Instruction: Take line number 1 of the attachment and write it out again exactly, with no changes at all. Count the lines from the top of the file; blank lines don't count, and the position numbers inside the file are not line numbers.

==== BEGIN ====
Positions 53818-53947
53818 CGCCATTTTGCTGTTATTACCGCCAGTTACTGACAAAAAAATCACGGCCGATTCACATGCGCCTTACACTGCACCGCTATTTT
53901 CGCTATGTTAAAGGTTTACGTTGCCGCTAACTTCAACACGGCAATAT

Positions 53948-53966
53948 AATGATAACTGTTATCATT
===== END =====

Positions 53818-53947